Overview: Like L&M Three, L&M Four reverts its historical chronology to a more traditional model for a detailed study of Renaissance and Baroque music.

Music History
• New World, New Possibilities: Ties Between European Colonialism and Artistic
• The Financial Ties: Artistic Achievements of the Church, the Crown, the City States
• Reformation and Counter Reformation: Polyphony, Hymnody, Homophony & Monody
• Musical Genres: Motet, Chanson, Mass
• Courtly Musings: Music as Entertainment in Public and in Private Spaces
• Musical Theater: Intermezzi, Passion Play and Early Opera
• Figured Bass, Ground Bass & New Ways of Singing
• Out with the Old, In with the New: Claudio Monteverdi, Prima Prattica and Seconda Prattica
• Establishing Opera: Italian Cities and the French Court
• Musical Forms in Vocal and Instrumental Genres

Listening & Hearing
• Josquin des Prez
• Giovanni Pierluigi da Palestrina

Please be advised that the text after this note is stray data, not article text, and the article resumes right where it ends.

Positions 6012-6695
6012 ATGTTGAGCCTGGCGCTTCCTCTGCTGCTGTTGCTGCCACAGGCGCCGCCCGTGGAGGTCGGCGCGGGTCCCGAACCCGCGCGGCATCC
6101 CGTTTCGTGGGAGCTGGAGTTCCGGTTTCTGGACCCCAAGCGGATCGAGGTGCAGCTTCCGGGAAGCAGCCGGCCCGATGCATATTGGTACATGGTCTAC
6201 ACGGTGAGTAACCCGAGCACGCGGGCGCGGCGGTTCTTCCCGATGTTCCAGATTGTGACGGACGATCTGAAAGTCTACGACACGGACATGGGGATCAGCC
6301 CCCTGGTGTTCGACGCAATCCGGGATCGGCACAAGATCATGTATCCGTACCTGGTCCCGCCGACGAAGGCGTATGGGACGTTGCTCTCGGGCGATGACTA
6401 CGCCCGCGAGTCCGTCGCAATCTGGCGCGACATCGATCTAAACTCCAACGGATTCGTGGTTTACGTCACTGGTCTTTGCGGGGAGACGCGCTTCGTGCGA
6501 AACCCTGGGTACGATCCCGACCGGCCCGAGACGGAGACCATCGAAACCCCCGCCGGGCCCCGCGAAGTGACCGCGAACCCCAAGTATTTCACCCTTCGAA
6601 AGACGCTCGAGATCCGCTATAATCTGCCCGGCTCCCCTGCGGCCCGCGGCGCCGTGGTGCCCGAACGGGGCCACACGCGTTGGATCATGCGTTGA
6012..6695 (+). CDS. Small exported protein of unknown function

• Claudio Monteverdi
• Cipriano de Rore
• Carlo Gesualso
• Heinrich Schütz
• Johann Sebastian Bach
• Georg Frederich Handel
• Antonio Vivaldi
• Arcangelo Corelli
• Jean Phillip Rameau
• François Couperin
• Giovanni Battista Sammartini
• Johann Stamitz

Music Theory
• Tonicization and Modulation
• Applied Chords
• Chromatic Harmonies
• Harmonic Sequences
• Harmonic Cadences
• Augmented Sixth-Chords
• Altered Dominants
• Tones of Figuration (non-chord tones & melodic embellishment)
• First Level (Descriptive) Analysis
• Second Level (Interpretive) Analysis
• Structural Reduction Techniques
• Ternary Forms
• Sonata Forms
• Fugue

Ear Training

• Conducting of Complex & Changing Meters

• Chromatic Melodic Embellishment
• Scalar Variants in the Minor Mode
• Aural Recognition of Modulation To and Tonicization Of Closely Related Keys

Functional Keyboard
• Atonal Sight Reading
• Clef Reading
• Solo and Ensemble Reading
• Keyboard Proficiency Exam

Research Projects for Student Papers and Oral Presentation
• Can Musical Form Express Musical Emotion?
• Crunch the Numbers: Who Pays for Music, and Does it Matter?
• Revealing a Hidden Structure: What Is Structural Reduction, and Why Do We Need It?
• Reinvention of the Wheel: What Harmony Can Reveal
• Schubert’s Nebulous Harmonic Language and Identity
• The Science Behind Renaissance and Baroque Tuning Systems